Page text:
A cardiology outpatient clinic is available at UPMC Institute for Health, where specialty consults and diagnostic tests can be conducted.
A cardiology consult is performed to determine any signs and symptoms of cardiology and/or cardiovascular alterations. It includes a comprehensive medical history, which is essential to assess any clinical risk factors and the overall cardiocirculatory function, and parameters such as arterial pressure, heart rate, and anthropometric data. In addition, the presence of potential edemas and the heart is monitored for murmurs suggestive of valve dysfunctions and/or rhythm alterations suggestive of arrhythmias. The chest auscultation is used to detect any signs of cardiovascular overload or respiratory issues that may affect the activity of the heart.
This is an outpatient diagnostic test that allows to record and visualize the electrical activity of the heart. By monitoring the electrical signals that precede and follow the contraction and relaxation of the heart, we can detect a heart disease or a rhythm disorder (arrhythmia).
This test uses ultrasounds to visualize the anatomy of the heart and its function, and to provide important information on its contractility, on the morphology of the heart valves, and on the blood flow inside the cavities. This is a painless and non-invasive test. It allows to view cardiac abnormalities even at a particularly early stage, integrating the information obtained from the assessment and the EKG and to formulate an appropriate diagnosis and treatment.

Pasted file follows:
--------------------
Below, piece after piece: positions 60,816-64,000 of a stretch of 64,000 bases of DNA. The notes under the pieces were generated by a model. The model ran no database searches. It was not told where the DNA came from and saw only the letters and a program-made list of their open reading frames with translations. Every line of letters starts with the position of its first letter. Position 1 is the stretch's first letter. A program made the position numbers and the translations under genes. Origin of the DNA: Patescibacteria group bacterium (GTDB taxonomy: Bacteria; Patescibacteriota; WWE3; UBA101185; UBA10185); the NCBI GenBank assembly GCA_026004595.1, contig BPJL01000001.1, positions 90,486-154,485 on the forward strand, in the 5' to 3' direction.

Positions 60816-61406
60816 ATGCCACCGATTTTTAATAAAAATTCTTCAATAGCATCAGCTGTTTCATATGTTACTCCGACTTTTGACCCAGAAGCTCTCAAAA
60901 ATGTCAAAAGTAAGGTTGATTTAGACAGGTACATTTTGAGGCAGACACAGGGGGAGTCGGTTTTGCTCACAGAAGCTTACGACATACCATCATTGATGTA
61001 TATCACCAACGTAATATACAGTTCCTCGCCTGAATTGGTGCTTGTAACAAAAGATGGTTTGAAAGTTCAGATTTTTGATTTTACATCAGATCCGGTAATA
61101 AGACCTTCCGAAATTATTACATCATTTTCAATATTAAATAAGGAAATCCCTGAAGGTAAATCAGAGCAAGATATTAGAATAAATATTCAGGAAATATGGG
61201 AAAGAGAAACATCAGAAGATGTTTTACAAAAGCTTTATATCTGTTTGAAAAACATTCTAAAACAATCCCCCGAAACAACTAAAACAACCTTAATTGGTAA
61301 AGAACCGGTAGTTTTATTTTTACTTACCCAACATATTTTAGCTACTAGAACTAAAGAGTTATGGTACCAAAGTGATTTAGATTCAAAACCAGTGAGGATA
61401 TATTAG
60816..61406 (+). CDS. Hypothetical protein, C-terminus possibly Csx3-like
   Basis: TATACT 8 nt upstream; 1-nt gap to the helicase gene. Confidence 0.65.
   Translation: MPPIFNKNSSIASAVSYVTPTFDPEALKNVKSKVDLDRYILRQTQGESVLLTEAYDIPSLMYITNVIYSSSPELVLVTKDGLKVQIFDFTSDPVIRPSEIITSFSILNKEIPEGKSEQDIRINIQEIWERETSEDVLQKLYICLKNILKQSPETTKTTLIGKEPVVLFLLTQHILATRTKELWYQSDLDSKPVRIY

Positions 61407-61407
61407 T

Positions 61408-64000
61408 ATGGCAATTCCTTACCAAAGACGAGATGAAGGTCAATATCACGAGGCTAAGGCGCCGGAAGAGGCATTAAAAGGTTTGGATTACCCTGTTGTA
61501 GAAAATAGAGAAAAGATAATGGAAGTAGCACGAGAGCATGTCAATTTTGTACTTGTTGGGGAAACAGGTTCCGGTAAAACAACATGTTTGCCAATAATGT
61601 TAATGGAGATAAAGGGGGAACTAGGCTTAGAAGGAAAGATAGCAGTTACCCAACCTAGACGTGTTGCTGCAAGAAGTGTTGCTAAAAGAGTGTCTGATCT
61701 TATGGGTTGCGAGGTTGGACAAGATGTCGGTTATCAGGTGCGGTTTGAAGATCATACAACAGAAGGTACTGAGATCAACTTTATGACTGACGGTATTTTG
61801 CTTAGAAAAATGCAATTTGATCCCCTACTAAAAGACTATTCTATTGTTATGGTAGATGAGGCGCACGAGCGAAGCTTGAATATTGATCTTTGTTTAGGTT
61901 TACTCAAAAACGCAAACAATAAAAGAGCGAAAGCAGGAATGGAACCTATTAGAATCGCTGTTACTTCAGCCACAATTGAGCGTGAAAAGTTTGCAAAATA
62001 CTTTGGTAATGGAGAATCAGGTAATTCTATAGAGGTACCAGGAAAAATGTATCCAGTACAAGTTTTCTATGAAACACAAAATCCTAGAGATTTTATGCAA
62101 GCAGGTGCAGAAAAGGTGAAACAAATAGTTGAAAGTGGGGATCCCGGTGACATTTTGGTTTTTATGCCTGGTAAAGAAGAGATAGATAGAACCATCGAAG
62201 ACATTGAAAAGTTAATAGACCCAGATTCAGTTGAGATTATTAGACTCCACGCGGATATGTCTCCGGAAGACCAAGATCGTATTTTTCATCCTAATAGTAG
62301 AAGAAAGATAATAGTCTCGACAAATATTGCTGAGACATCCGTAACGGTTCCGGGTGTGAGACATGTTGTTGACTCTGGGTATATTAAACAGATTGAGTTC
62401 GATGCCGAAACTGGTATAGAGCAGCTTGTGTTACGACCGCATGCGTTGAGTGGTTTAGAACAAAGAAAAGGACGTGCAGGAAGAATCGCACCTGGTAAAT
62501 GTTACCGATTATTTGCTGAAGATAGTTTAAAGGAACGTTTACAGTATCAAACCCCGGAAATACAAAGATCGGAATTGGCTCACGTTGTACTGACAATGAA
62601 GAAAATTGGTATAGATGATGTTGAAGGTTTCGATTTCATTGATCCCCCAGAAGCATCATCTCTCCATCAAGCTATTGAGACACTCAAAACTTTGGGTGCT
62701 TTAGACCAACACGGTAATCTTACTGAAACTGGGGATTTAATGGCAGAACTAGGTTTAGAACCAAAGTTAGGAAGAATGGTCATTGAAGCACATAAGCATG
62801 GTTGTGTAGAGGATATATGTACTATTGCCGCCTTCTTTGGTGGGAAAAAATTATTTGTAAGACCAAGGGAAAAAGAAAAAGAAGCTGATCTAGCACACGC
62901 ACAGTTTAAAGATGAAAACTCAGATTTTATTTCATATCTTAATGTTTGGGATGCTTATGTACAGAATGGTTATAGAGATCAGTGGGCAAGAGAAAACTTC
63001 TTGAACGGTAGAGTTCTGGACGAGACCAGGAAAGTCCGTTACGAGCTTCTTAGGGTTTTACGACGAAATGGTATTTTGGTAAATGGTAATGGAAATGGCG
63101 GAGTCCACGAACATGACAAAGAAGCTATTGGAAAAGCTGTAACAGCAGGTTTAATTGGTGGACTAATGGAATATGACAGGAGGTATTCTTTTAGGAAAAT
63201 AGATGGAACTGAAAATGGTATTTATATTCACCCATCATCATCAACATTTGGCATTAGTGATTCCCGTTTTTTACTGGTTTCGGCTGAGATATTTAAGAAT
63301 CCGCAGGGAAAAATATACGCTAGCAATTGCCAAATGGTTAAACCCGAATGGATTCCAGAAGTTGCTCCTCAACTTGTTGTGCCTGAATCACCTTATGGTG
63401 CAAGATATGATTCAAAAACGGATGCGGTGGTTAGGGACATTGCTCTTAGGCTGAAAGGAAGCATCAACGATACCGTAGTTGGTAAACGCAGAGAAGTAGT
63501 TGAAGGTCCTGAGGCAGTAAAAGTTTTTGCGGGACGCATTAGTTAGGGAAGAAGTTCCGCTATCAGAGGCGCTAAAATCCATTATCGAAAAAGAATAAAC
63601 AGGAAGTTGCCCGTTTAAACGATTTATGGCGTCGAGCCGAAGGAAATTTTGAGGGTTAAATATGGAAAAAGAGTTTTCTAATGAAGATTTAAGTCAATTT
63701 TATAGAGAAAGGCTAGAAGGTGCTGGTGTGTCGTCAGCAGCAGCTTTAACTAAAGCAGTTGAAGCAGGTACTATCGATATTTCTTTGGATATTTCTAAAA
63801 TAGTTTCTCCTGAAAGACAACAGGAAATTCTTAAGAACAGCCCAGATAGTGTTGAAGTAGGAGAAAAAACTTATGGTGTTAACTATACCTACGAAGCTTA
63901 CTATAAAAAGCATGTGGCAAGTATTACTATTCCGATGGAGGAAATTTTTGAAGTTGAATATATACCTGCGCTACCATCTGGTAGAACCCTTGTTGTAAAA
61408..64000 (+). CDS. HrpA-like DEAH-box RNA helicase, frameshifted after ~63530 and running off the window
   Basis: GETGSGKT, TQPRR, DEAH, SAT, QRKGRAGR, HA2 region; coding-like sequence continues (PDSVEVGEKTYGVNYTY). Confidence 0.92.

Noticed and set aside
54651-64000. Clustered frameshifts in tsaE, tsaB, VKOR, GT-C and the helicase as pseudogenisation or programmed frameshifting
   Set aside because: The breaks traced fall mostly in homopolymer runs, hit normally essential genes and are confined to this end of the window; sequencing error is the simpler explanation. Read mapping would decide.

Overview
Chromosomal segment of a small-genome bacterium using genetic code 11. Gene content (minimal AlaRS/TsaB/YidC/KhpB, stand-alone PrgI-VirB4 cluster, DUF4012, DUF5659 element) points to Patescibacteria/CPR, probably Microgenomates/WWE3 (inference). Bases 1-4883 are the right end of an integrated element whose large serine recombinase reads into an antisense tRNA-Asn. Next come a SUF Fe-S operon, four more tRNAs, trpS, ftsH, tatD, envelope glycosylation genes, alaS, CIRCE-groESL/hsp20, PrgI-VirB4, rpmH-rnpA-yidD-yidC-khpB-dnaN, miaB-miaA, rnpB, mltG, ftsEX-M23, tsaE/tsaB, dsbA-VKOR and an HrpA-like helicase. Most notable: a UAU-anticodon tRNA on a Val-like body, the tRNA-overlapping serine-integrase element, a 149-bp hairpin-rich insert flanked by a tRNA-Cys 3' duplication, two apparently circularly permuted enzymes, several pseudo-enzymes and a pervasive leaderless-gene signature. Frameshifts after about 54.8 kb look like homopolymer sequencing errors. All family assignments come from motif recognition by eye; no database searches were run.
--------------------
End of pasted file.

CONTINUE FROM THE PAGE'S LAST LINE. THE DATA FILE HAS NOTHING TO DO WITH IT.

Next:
A stress test is an electrocardiogram (EKG) conducted under physical exertion. During the test, the electrocardiogram and blood pressure are measured while the patient is pedaling a stationary bicycle, with increasing workloads. This test is mostly used to assess potential heart problems under exertion and, therefore, to diagnose a diseases of the coronary arteries (the arteries that supply blood to the heart) or an abnormal blood pressure response to exertion.
The Holter monitor records the electrical activity of the heart continuously over 24 hours in a painless and non-invasive manner. This is a valuable tool to study cardiac arrhythmias, rhythm alterations, and arrhythmic risk, and to assess the effectiveness of an antiarrhythmic therapy. Electrodes are applied on the patient’s chest and connected to a data recording device positioned on the patient’s belt. The next day, the 24-hour EKG data is stored and downloaded to a computer. The cardiologist can read and interpret the results of the test.